Toshio Yamada, in his book review, “Samuel Bowles’: The Moral Economy: Why Good Incentives Are No Substitute for Good Citizens,” convincingly presents the fascinating aspects of this book; these include the crowding out of moral behavior by material incentives, and, more significantly, the possibility of crowding in, that is, viewing social preferences and incentives as complementary—each enhancing the effect of the other. This argument is in striking contrast to those in mainstream economics, where morality does not affect incentives and vice versa. In other words, the effect of the incentives is independent of the level of social preferences. Because the market economy, on its own, cannot produce a flourishing society, civic trust and moral sentiments should support it. A healthy market economy cannot be sustainable without civil society. After reviewing Bowles’s arguments, he also looks into Japanese “civil society” thought and finds an idea that bears a striking resemblance to that of Bowles. It argues that “normal self-interest” leading to “social goods” is a type of self-interest possessed by ordinary citizens or ethical actors who internalize the “principal sympathy” and defend laws and justice. Yamada states that Samuel Bowles, the most illustrious successor to American liberals, and the best minds of civil society in postwar Japan, are in agreement with each other despite the historical distance.
Yuji Harada and Hiroyasu Uemura, in their book review, “Robert Boyer, Économie politique des capitalismes: Théorie de la régulation et des crises,” show that the book presents the systematic framework of the régulation theory based on recent research by the network of political economists working along this paradigm. The essential objective of the theory is to provide an analysis of: the diverse and multi-level interactions between polity and economy in the different modes of régulation, and the international interdependence of growth regimes to investigate the diversity and dynamics of the varieties of capitalism. This review of the French book intends to help readers fully understand the academic essence of the book by carefully translating and interpreting French words and phrases in English. Further, the reviewers also emphasize the significance of the book with a systematic theoretical framework of the régulation theory in the context of Japanese social sciences.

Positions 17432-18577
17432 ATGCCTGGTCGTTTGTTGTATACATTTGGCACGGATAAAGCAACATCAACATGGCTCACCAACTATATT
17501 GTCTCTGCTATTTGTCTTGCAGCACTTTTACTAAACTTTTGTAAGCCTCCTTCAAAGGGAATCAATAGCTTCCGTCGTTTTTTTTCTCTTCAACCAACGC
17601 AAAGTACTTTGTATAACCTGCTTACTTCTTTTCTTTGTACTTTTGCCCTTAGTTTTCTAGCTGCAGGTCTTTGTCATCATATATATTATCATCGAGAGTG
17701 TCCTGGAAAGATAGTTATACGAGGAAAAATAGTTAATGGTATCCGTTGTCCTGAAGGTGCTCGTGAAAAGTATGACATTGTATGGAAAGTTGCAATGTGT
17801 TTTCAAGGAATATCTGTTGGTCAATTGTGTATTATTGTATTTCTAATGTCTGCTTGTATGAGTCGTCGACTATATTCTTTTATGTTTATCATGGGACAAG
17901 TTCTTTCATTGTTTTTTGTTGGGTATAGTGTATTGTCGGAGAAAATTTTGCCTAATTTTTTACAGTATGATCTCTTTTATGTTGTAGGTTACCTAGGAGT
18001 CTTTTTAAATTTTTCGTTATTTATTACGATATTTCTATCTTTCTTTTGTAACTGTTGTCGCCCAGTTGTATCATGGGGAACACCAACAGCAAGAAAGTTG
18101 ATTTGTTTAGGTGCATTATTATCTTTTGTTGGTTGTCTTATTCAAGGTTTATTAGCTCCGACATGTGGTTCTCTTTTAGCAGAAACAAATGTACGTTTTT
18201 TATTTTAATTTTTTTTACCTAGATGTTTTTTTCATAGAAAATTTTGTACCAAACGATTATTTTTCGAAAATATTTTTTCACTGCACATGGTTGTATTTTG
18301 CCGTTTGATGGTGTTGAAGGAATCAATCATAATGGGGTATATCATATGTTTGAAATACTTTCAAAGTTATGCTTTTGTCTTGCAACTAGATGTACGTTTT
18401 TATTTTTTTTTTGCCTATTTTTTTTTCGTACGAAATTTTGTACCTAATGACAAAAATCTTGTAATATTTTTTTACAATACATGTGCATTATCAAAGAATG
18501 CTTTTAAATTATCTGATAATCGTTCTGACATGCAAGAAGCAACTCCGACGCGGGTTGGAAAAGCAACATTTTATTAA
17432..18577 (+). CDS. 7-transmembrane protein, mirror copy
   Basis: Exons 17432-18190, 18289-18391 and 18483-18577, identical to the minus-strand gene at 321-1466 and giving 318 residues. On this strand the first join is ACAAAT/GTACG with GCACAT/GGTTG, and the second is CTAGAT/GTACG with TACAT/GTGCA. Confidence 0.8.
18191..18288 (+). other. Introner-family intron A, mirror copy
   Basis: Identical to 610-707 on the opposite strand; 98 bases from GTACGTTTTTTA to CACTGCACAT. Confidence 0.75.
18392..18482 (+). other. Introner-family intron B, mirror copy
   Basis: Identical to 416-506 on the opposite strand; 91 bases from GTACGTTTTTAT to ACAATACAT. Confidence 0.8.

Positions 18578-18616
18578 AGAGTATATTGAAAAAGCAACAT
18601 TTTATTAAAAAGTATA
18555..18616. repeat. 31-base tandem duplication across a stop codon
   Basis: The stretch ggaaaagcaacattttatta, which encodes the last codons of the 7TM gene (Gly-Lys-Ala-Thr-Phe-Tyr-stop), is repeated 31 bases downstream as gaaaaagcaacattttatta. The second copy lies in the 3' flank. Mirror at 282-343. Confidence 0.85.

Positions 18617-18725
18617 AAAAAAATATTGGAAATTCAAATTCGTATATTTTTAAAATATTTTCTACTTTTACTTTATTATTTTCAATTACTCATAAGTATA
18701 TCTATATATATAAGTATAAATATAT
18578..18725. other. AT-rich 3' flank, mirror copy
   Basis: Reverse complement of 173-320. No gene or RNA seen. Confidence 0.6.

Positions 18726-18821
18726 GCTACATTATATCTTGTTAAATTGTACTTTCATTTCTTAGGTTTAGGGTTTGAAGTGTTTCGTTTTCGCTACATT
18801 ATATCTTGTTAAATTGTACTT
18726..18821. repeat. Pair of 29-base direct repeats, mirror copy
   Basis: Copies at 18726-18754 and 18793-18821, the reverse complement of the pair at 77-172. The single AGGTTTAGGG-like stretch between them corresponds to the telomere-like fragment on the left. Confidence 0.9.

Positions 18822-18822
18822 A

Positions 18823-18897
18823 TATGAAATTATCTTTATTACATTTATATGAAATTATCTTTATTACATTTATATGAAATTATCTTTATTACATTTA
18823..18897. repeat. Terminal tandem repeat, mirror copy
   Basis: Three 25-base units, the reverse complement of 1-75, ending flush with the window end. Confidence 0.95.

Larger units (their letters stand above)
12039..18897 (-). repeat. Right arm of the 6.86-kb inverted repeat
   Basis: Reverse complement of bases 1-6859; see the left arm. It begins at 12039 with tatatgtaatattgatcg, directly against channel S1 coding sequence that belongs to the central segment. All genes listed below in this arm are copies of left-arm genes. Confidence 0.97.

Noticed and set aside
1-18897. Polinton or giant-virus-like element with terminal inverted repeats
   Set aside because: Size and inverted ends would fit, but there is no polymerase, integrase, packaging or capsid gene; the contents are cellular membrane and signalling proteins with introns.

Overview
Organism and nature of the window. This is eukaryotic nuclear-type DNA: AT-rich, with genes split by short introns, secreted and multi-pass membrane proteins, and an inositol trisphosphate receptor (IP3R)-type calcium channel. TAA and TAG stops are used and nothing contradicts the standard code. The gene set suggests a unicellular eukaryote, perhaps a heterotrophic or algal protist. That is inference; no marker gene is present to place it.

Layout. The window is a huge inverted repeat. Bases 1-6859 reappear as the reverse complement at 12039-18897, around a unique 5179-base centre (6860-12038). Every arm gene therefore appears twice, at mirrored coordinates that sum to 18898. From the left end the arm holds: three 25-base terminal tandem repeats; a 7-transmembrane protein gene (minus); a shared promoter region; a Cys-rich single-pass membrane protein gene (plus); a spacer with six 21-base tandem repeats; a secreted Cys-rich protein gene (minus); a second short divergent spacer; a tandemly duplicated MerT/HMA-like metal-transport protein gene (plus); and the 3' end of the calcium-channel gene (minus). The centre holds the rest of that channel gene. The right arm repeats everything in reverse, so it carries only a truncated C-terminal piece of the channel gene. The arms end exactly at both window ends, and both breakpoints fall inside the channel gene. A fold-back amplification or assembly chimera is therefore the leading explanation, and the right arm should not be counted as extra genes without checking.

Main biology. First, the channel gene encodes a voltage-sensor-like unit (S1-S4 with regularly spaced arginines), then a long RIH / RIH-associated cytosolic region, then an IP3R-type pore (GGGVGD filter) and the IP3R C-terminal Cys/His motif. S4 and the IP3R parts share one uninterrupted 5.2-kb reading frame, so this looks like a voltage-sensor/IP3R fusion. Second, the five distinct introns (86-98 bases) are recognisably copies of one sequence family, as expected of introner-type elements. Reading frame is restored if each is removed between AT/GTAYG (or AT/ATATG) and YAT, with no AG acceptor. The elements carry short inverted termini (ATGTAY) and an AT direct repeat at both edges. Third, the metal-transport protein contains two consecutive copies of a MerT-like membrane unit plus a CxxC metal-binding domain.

This special feature states how Samuel Bowles and Robert Boyer have contributed to the development of political economy and institutional economics. In their recently published books, Bowles and Robert suggest that citizens’ social preferences and norms can potentially develop in a way that complements and coordiantes the capitalist market economy, supported by the rule of law and liberal institutions, as well as the political processes in “civil society.” Based on their arguments, this special issue sheds light on civil society, social preferences, and trust, as well as the social regulation of economies in the Asian context. The contributions that focus on trust and social preferences suggest that an institutional context matters in understanding social preferences, and raises a hypothesis of loosely coupled institution-actor linkage based on empirical findings that suggest that the transformations of institutional configuration and trust structure do not strictly correspond to each other.
The contributions focusing on “civil society thought” and “welfare state theory” in Japanese social sciences show theoretical similarity between Japanese “civil society thought” and Bowles’ “the moral economy” and Boyer’s “civil society.” However, a positive western-type welfare state theory was rarely seen in the welfare theory in Japanese-type civil society theory. Therefore, we should consider deeply that good, morally motivated people—good citizens—are indispensable for civil society and welfare on the basis of socio-political processes in the dynamics of a growth regime. The contribution analyzing social regulations on economies by focusing on ESG investment and local community renewables suggests that these two movements, which can be referred to as citizens-led, could affect currently dominant institutional forms. This also means that national institutions could play crucial roles in economic coordination by complementing local and global institutions.
Thus, the special feature suggests that civil society, good citizens, and their underlying social preferences, which are loosely coupled with national institutions, play a significant role in creating better public policies.
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Conflict of interest
There is no conflict of interest.
This article does not contain any studies with human participants or animals performed by the author.